The Chief Rabbi, Jonathan Sacks, in his book To Heal a Fractured World talks about how we think of ourselves and of others, and he explains it like this. He says that one of the most daunting things he faced when he first became a rabbi was the conduct of funerals. Often he would not have known the person that he was faced with having to say something about. And so, he would talk to family and friends to begin to build up, at least, a small picture. And he describes how he quickly began to discern a pattern in the replies he received. “Usually they would say that the deceased had been a supportive husband or wife, a loving parent, a loyal friend. They spoke about the good they had done to others, often quietly, discreetly, without ostentation. When you needed them, they were there. They shouldered their responsibilities to the community. They gave to charitable causes and, if they could not give money, they gave time.” He further comments: “Those most mourned and missed were not the most successful, rich or famous. They were the people who enhanced the lives of others. These were the people who were loved.” Sacks then goes on to make a very interesting and, I think, significant comment about how this distinguished for him “the crucial difference between the urgent and the important. He goes on to comment, and I think this says a lot, “No one ever spoke, in praise of someone who had died, about the car they drove, the house they owned, the clothes they wore, the exotic holidays they took. No one's last thought was ever, 'I wish I had spent more time in the office.' And he goes on to say, and these are two very important sentences for me - “The things we spend most of our time pursuing turn out to be curiously irrelevant when it comes to seeing the value of our life as a whole. They are urgent but not important, and in crush and press of daily life, the urgent tends to win out over the important.”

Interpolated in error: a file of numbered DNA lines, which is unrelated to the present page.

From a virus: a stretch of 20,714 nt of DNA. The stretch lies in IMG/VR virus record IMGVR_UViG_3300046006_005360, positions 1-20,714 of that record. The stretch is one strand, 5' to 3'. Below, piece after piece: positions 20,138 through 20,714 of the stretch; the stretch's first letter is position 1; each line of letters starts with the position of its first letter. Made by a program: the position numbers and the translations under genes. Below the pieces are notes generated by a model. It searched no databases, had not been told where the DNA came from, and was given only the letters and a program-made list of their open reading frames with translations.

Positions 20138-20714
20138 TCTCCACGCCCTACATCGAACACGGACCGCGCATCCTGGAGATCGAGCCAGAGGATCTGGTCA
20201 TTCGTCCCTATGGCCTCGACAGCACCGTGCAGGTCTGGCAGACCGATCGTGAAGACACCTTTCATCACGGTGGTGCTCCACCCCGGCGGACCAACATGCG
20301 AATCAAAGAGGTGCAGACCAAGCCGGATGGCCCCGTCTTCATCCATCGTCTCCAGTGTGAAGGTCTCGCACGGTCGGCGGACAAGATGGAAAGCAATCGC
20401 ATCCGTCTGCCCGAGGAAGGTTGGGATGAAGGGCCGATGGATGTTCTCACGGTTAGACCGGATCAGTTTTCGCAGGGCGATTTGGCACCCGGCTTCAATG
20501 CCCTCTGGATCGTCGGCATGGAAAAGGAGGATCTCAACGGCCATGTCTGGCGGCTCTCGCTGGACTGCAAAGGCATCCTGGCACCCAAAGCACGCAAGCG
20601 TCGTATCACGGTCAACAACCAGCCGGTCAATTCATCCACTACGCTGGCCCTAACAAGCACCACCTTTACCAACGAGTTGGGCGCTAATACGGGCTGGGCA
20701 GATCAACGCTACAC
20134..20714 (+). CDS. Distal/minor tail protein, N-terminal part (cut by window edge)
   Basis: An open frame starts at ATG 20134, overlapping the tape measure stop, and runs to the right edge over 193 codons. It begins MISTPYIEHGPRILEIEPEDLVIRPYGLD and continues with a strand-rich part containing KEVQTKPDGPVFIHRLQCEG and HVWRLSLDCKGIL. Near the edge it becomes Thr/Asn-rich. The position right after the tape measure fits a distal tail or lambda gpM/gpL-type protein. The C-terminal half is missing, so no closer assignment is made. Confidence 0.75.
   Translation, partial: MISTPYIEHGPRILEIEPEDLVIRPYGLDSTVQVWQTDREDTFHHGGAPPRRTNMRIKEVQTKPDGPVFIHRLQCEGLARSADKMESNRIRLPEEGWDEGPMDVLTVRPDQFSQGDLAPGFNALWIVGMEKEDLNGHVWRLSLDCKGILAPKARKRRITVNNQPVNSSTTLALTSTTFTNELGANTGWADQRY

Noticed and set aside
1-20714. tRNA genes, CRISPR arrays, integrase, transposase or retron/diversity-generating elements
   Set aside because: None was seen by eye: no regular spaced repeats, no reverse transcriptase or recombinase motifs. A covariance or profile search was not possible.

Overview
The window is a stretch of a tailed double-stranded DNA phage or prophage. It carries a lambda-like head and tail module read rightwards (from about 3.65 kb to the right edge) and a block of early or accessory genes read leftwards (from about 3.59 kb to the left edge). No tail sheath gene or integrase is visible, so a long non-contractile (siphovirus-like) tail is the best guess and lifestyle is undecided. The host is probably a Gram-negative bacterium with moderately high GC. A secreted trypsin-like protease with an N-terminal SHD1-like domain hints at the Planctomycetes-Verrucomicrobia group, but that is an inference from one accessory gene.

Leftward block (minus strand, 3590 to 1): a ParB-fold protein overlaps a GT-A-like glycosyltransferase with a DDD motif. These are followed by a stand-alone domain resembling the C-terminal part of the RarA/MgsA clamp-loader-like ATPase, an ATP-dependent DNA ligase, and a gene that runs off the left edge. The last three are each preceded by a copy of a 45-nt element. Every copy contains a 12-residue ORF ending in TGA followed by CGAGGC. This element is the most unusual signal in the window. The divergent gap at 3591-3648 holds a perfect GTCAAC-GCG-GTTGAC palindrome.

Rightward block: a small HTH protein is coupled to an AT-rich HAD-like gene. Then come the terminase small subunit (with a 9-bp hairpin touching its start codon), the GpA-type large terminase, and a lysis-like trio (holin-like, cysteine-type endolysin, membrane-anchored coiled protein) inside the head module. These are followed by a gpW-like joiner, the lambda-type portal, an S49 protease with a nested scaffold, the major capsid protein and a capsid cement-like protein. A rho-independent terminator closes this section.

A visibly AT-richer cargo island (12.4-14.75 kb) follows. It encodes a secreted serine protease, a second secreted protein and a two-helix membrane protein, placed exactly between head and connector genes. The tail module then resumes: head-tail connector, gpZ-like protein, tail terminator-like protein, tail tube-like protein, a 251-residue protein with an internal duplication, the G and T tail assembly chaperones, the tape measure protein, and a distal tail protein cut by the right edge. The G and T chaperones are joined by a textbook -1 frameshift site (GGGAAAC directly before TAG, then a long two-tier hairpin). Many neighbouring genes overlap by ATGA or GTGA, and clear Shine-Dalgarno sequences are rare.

I have to say that I think Sacks is spot on here and I find this distinction between the urgent and the important very helpful. We do spend our lives running round doing things that we certainly treat as though they are urgent. We live in a society and a culture that is always hurrying. We define each other by what we do. What's the question we most often ask first of someone whom we have just met: what do you do? Our occupation is what defines us. And there are all sorts of other ways in which we rush around after things that are nice and, yes, certainly, can be enjoyed. But these are the urgent things, and that's how we treat them. And that, actually, is fine, so far as it goes, except for the risk that it may well contribute to our neglect of the important.